'Oradores' and 'defensores' : death in fifteenth-century Castile
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In this thesis I have sought to investigate the attitudes towards death held by the elite of Castilian secular and ecclesiastical society in fifteenth-century Castile, the defensores and oradores. Although many wide-ranging studies of death in the Middle Ages exist, previous studies of death in this region and period have tended to be limited in scope and used a relatively narrow source-base. Possible differences in ideology between defensores and oradores have largely been ignored and these two estates have tended to be grouped together, inasmuch as they are thought to have formed an elite of society, and contrasted with the mass of the population, the labradores. Using a variety of literary, historical and legal texts I have examined the way in which types of death were classified, their expected consequences in the afterlife and the responses of the bereaved. I have sought to demonstrate that oradores and defensores had two distinct and coherent ideologies which manifested themselves in their approaches to death.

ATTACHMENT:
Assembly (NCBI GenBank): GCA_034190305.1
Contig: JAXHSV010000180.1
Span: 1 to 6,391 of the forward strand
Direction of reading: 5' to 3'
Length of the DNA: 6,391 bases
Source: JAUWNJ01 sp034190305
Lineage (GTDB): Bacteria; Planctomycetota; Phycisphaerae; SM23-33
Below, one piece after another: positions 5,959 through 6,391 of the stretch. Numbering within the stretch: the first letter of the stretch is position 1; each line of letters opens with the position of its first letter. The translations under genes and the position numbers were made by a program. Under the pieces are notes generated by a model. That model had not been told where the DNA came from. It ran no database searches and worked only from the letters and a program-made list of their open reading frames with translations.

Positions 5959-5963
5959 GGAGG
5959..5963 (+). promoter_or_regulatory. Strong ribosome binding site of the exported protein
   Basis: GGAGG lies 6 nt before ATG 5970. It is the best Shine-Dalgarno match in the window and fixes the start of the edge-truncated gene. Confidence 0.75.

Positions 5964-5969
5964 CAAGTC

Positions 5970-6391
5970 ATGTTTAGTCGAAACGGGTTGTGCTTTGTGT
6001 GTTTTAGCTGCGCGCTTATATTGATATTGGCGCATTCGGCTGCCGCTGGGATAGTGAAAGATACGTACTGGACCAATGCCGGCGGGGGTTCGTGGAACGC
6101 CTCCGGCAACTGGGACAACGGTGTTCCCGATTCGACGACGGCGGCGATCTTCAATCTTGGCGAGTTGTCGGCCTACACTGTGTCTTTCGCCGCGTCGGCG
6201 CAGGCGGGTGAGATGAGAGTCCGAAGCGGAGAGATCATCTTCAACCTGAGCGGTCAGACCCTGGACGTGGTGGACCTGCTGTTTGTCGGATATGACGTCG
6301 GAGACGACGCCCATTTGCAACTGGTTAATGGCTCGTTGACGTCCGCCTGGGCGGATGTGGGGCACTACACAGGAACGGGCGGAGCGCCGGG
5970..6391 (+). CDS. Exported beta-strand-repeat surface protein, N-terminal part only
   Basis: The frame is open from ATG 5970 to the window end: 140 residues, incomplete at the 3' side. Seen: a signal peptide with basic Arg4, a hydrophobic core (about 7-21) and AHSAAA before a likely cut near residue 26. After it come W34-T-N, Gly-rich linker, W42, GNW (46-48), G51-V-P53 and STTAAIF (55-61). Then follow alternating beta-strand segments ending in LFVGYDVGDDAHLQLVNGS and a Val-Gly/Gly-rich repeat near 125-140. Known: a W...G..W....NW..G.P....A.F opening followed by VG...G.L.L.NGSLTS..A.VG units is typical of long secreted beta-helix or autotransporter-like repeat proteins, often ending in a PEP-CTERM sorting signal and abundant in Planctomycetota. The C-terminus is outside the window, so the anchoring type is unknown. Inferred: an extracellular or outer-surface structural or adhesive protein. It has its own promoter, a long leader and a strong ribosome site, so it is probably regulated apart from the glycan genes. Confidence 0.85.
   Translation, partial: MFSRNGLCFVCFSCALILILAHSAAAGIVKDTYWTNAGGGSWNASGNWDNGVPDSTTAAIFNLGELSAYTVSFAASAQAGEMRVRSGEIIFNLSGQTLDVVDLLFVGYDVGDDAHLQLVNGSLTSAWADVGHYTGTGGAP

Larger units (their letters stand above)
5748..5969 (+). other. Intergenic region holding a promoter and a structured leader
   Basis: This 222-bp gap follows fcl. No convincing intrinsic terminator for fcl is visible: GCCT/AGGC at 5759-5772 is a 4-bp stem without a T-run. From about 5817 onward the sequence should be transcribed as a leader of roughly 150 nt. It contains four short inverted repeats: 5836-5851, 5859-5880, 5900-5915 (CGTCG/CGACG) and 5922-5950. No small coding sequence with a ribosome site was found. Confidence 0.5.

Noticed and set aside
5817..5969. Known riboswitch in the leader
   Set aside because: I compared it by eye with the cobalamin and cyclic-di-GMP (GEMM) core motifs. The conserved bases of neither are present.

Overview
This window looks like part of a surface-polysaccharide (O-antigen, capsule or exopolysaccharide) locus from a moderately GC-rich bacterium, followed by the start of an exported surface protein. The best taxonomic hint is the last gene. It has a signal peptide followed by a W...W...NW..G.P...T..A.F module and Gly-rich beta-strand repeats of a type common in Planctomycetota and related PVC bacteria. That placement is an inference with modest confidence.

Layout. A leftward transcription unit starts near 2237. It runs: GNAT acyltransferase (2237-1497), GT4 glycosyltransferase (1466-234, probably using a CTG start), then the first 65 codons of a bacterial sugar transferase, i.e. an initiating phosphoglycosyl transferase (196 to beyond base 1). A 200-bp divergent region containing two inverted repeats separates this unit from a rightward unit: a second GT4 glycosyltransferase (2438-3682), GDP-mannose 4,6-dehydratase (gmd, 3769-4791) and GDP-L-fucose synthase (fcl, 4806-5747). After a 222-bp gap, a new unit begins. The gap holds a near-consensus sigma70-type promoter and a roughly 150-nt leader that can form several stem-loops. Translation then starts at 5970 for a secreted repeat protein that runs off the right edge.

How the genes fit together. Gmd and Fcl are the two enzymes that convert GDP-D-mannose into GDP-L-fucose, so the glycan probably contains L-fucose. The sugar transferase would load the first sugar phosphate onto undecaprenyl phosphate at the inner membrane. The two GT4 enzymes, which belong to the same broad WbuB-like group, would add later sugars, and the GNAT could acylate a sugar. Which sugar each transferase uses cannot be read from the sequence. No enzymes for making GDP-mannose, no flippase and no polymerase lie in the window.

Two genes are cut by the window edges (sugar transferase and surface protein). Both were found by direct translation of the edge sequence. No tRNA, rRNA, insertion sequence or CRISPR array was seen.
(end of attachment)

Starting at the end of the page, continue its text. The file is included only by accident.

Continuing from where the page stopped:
Thesis, PhD Doctor of Philosophy
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